Badminton

Boost for Badminton?

The 19th staging of the Pan American Junior Badminton Championships recently has left the Jamaica badminton fraternity on a high. Although the medal haul was 2 less than that made in the previous championships Jamaica were happy to have walked away with one silver and five bronze medals.

Shane Wilson, Iesha Gordon, Demetri Francis, Anthony McNee, Jourdan Hydol Smith and Mikaylia Haldane were the standouts in the four-day competiton. Wilson walked away with Jamaica’s only gold medal after storming the boy's Under-13 competition.

The successes being experienced have raised hopes that there will be an investment in the sport which will target boosting the technical abilities of the players. Currently there are less than five national-level local coaches available to the JBA.

Badminton was introduced in Jamaica in 1927 and 10 years later the Jamaica Badminton Association was formed.

Following the formation of the association in 1937, the first All Jamaica Championships were held, but only doubles events were played.

Badminton experienced a huge setback in Jamaica because of 11 years of inactivity.  However, badminton was revived in 1953 when a number of clubs came together and approved a revised constitution for the association. Andrew Aguillar was then elected president and the All Jamaica Championship was revived.

The following year the Jamaica Badminton Association was accepted as a member of the world governing body – the International Badminton Federation.

Jim Leslie, a Scottish International player who was residing in Jamaica, dominated the sports from 1952 to 55. He won the men’s title during those years after competing for his native country Scotland for eight years.

Other outstanding players at that time were Ian Viera, Gille Alexander, Ronnie Nasralla, Danny DaCosta, Peter Nichols, Linlay Aitken-Lebskin, Greta DaCosta-Bell, Yvonne Taylor, Yola DaCosta-Riggs, Sheila Breakspear and Mavis Samms.

The local association shifted its attention to the junior after Andrew Aguilar demitted office in 1958. He was replaced by Sir Robert Kirkwood and served until 1963.

The first Junior All Jamaica Championships were launched in 1960 and have been held annually since.

Under the leadership of Balfe Bradley, who came in office in 1964, Jamaica entered the international field. In Bradley’s first year, Jamaica played in the Thomas Cup, the premier men’s team competition and suffered a 9-nil defeat to the United States.

During that same year, an eight-man team toured Mexico for the Open Championship.  Two years later in 1966, badminton was introduced into the Commonwealth Games, which was staged in Jamaica.

Players such as Tony Garcia, Keith Palmer, Richard Roberts and Doug Bennett dominated the men’s section during that period, while Pauline Laman, Barbara Lai and Chris Bennett were the outstanding females’ players.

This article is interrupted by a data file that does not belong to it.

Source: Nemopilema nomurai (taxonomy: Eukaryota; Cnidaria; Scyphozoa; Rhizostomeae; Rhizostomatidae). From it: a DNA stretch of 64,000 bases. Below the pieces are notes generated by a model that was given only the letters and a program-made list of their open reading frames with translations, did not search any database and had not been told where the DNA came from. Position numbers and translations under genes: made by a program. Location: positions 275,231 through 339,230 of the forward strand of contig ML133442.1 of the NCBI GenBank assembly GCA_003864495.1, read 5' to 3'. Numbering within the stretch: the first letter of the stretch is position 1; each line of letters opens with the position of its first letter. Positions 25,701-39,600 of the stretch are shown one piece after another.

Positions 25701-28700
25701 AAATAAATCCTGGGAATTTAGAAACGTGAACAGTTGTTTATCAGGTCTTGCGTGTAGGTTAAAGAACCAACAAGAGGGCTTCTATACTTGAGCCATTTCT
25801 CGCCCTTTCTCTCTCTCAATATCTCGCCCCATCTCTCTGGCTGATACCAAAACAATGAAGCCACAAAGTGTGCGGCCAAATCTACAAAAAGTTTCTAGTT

In the 1970, the Jamaica Badminton Association shifted its attention to competition in the Caribbean.

Jamaica dominated the Caribbean during that period with players such as Victor Zaidie, Brian Haddad, Paul Nash, Andrea Chin, Anna-Kay van de Groot and Christine Chung.

Jamaica hosted the first official Caribbean Championships in 1972 shortly after Richard Roberts assumed the office of president. Also that year, the Caribbean Regional Badminton Confederation was formed and Jamaica dominated that competition in the early stages.

By the late 1970s badminton began to spread across the schools and today there is an Inter-School League and Knockout Tournament.

Among the country’s top players in recent years are Nigella Saunders, Canada-based Charles Pyne, Gareth Henry, who is currently training in Malaysia and Bradley Graham.

Alya Lewis, Shawnekka Phillips, Kristal Karjohn, Garron Palmer, Kirk Francis, Emelio Mendez and John Martin have also done very well in the sport.

Saunders is one of the country’s most successful female players in recent years. She became the first and only Jamaican badminton player to qualify for the Olympics.

Saunders competed at the 2004 Summer Olympics in Athens, Greece and lost to 11-4, 11-1 to fourth seeded Mia Audina of the Netherlands in the opening round of the singles.

Saunders dominated the Jamaica National Badminton Championships with more than 12 titles.  She is also a many-time Caribbean champion.

Saunders also won two medals at the 2003 Pan American Games in Santo Domingo, Dominican Republic.

Saunders’ medal-haul comprises a gold in the women’s singles and a bronze in the mixed doubles. For the mixed doubles, she teamed up with Charles Pyne.

Charles Pyne also teamed up with Bradley Graham for a bronze medal in the men’s doubles at the 2003 Pan American Games.

The Jamaica Badminton Association’s main funding throughout the year came from the state-run Sports Development Foundation.

Vishu Tolan is president of the local association.